Sunday, July 22, 2007

Crooked Little Vein

Read it. Loved it. Was left wanting more.

Prolific Graphic novel writer Warren Ellis's first prose novel is a marvelous piece of grimy reportage from the most extreme frontiers a weird nation can offer. It's the kind of clear-eyed look at sensation crazed America that probably only a foreigner could write. There's some Burroughs here, in a shotgun perversity reminiscent of Naked Lunch, but with Hunter S. Thompson's fiercely ethical observational judgment to give it a thematic skeleton.

It's also, despite being about the essential moral and aesthetic terror that is the only sane response to some of the extremes of human obsession, a bizarrely affectionate take for the weird yet quintessentially American spirit underneath all the Godzilla fetishism, saline infusion parties and bloody sputum. Ellis trades here in horror and disgust shading over into wearily cynical mockery, yet he has no patience for masturbatory nostalgia for a mythical 'simpler time'.

Burned out detective and self described 'shit magnet' Mike McGill is given an assignment by the reptilian, heroin addicted White House Chief of Staff to quest across America to find the secret other constitution of the United States, a quasi mythical 'reset button' for a nation grown dangerously strange, plunging him into a horrifying and bizarre journey into the surreal heart of the blackest most perverse American Dream ever put to paper.

If the book has a message, and I think it does, it's this is who we are now so we should look at subculture at it's most extreme with honest recognition and self awareness. The Splatterpunk horror pioneers Skipp and Spector jointly presented their law that if you can find it in a mall, it's not underground anymore.

Ellis explicitly makes the same argument, just substituting the internet for the mall. The tagline for Planetary, his graphic series tribute to our pulp dreams seems apropos here too: "It's a strange world, let's keep it that way."

Ellis covers a lot of the same territory he did in his brilliant gonzo cyberpunk graphic novel saga Transmetropolitan but benefits from leaving behind the trappings of the far future and from an undeniably greater maturity of insight. This book is the culmination of literally years of extensive freak monitoring chronicled in his graphic works and vast web presence.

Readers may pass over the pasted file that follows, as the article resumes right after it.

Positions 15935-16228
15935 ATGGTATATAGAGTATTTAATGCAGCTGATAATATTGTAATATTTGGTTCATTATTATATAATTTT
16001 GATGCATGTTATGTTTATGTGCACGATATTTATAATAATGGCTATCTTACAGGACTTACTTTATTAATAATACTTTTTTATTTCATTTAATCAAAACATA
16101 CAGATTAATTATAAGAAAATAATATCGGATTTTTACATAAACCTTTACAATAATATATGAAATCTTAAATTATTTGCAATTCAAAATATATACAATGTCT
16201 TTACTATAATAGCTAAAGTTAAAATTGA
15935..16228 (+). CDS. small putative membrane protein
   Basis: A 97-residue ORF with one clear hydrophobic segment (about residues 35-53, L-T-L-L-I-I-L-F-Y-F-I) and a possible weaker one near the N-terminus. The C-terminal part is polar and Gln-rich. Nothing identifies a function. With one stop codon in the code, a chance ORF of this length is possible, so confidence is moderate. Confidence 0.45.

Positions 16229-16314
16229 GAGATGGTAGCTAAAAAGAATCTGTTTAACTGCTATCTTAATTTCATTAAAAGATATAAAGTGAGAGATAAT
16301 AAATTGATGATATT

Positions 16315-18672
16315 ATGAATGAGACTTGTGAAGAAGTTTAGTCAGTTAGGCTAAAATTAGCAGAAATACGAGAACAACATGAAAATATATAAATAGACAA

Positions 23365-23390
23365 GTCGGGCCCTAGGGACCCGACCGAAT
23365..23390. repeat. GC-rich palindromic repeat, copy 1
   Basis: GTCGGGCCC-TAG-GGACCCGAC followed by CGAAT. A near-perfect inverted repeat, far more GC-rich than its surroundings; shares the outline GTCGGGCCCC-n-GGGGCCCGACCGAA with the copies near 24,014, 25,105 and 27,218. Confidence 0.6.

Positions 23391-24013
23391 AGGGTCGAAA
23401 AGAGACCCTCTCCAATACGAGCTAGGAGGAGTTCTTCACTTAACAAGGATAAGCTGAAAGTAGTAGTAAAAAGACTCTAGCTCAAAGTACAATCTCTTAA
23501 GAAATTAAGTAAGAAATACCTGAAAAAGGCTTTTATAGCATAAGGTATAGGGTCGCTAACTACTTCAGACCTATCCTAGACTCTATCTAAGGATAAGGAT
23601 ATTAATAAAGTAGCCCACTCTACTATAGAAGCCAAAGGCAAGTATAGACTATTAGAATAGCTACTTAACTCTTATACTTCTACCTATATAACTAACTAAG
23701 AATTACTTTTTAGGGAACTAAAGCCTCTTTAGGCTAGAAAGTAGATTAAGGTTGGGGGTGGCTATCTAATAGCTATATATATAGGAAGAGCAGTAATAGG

This isn't some alien science fiction underground, this is the moral, sexual and cultural world we live in - very much in the tradition of the science fiction of the now explored by William Gibson in his increasingly near near future SF - culminating with his latest novels Pattern Recognition and Spook Country set in science fiction today.

Did I mention Crooked Little Vein is also hilarious, suspenseful, compulsively readable and, yes, freakishly charming? It is. It's also a tightly plotted and slyly quip heavy 276 pages that leaves you wishing it was longer.

It is grotesquely unfair and yet almost unavoidable to compare Crooked Little Vein to another literary love note to the American Road Novel by a British comic book writer: American Gods by Neil Gaiman. Next to Gaiman's bloated and rather twee magical realist take on an American underworld of ancient and modern gods battling for supremacy, Crooked Little Vein is a leanly written, ferociously hungry dark mirror held up to our own strange world.

And far more aware and unflinchingly honest about the dangerously crazy yet hypnotic glint in America's mad eyes.

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